Writer Sentenced to Eight Years for Blasphemy
CAIRO, Egypt (AP) _ A security court has convicted a novelist of blasphemy and sentenced him to eight years in prison, the first time this century an Egyptian author has been jailed for his writing.
The court ordered similar terms Thursday for the publisher-distributor of Alaa Hamid’s ″The Distance in a Man’s Mind″ and the owner of the press where the book was printed.
Published in May 1990, ″The Distance in a Man’s Mind″ comprises dream sequences in which the main character meets prophets of the Koran, Islam’s holy book, in comic situations. Many of the prophets are revered by Christians, Jews and Muslims.
The blasphemy charges grew out of a report by the Islamic Research Group of Al-Azhar, Cairo’s Muslim educational complex considered the intellectual seat of Islam. The group banned the book and recommended that Hamid be tried on charges that his alleged ridicule of the prophets was heretical and blasphemous.
The case recalled the late Ayatollah Ruhollah Khomeini’s 1989 death sentence on British author Salman Rushdie, whose book ″The Satanic Verses″ is considered offensive to Islam.
″This is a shocking sentence,″ said lawyer Ali el-Shalakany, who was not directly involved in Hamid’s case. ″It’s based on a law that ... has never been used before.″
Hamid’s case has drawn the attention of International PEN, the London-based writers’ group that concerns itself with legal abuse of colleagues.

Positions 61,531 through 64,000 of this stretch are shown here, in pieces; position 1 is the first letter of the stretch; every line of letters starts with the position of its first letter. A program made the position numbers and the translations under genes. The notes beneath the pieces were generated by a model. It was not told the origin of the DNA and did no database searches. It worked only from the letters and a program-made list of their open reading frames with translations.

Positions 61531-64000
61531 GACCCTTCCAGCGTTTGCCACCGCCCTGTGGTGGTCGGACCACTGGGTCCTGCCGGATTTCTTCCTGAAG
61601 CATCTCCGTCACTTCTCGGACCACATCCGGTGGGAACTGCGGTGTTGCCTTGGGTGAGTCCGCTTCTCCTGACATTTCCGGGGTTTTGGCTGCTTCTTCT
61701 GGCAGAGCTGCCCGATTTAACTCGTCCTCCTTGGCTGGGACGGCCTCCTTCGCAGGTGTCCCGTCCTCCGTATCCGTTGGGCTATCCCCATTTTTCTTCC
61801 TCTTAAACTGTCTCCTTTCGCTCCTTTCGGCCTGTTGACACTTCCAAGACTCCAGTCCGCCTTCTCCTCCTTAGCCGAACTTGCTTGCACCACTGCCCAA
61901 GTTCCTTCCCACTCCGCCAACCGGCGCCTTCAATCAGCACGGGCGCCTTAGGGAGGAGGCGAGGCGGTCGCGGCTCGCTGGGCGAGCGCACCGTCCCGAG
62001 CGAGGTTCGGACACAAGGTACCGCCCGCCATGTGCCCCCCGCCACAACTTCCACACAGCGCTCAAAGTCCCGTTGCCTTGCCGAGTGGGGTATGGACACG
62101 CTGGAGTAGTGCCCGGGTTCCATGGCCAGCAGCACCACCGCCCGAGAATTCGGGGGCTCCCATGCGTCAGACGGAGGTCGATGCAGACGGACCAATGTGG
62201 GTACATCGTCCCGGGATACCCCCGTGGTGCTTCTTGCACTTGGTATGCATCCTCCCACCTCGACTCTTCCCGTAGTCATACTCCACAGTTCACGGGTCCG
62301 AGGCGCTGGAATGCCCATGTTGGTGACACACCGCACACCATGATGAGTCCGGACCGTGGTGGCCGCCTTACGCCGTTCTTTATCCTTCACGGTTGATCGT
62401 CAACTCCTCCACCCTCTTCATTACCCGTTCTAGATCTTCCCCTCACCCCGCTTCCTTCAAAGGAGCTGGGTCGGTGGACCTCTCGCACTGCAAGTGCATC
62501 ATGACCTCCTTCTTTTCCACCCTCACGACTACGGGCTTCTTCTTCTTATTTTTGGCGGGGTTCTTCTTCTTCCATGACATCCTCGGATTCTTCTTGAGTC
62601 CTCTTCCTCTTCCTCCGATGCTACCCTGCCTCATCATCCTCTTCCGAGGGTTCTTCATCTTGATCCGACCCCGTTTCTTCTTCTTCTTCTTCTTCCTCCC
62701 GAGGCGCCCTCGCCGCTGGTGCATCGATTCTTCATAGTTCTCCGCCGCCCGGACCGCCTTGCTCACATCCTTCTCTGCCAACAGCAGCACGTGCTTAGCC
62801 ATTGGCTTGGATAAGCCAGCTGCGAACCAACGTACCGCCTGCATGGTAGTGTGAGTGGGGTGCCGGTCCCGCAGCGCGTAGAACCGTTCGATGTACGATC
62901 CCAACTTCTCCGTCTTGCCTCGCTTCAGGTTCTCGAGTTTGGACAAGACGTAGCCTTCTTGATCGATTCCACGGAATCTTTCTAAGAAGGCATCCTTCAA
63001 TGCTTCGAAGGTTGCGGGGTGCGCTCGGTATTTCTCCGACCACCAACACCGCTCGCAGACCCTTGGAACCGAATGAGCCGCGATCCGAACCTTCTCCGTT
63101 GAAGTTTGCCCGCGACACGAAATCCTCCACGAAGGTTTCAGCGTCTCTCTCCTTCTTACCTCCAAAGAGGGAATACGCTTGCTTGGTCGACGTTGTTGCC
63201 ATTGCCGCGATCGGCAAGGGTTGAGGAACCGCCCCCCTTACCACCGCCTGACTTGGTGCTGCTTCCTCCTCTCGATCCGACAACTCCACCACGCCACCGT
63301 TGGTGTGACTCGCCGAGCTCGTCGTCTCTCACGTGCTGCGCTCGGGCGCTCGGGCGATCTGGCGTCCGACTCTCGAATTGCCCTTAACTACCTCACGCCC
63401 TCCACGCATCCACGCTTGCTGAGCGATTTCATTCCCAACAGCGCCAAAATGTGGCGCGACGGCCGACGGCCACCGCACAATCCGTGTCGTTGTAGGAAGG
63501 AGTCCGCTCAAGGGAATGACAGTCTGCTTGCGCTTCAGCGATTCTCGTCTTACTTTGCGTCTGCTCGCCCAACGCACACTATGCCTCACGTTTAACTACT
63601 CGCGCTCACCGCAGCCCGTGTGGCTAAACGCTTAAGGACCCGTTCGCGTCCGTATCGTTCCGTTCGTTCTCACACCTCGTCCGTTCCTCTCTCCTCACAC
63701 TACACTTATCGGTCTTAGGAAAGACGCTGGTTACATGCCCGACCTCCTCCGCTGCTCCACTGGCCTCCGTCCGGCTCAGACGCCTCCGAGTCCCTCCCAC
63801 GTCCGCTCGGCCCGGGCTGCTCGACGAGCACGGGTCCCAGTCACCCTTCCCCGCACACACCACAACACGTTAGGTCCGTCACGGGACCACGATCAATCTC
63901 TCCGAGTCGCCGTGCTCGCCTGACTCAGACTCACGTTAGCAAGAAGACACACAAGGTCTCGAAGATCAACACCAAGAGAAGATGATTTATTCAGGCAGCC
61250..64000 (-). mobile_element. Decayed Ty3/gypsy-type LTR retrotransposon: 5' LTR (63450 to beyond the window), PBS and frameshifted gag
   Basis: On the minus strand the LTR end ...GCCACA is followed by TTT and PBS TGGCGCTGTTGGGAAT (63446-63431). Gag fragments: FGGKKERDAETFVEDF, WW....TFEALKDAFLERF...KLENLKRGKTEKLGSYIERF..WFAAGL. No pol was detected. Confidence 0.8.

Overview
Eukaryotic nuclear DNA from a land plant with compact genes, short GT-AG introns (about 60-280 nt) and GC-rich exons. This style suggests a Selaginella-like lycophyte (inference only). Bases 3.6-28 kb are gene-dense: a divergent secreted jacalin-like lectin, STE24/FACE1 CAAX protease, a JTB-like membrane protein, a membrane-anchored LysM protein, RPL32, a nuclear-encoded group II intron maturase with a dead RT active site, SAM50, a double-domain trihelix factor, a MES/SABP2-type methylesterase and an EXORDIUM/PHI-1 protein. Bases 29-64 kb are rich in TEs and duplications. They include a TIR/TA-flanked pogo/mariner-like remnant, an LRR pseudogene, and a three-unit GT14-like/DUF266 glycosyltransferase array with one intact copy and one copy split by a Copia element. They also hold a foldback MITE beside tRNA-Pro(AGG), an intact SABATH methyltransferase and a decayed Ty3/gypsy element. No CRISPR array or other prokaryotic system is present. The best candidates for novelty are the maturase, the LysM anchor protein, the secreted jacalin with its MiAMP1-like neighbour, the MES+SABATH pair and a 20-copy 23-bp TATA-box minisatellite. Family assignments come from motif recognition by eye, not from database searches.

But Mursi Saad el-Din, PEN’s Egyptian representative, described the sentence as not so surprising, under Egyptian law.
″Religion is taboo,″ he said. ″According to our law, blasphemy against any religion is forbidden.″
Dr. Sayed Rizk, dean of the College of Islamic Studies in Cairo, told the newspaper El-Wafd that Hamid, a government bureaucrat fired because of the book, is an apostate. Apostasy, a person’s rejection of his religion, is punishable by death under Islamic law but not under the Egyptian penal code.
Although Egypt’s governing system is largely secular, officials contend that 90 percent of its code corresponds with Islamic law. Al-Azhar’s Research Group judges books published in Egypt for religious and moral uprightness.
The Hamid case marks the first time that government prosecutors accepted a recommendation from Al-Azhar to file criminal charges against an author.
Al-Azhar’s most famous literary prohibition was in 1959 against Nobel literature laureate Naguib Mahfouz’s ″Children of Gebelawi.″ Clerical attempts to have Mahfouz tried for apostasy were ignored.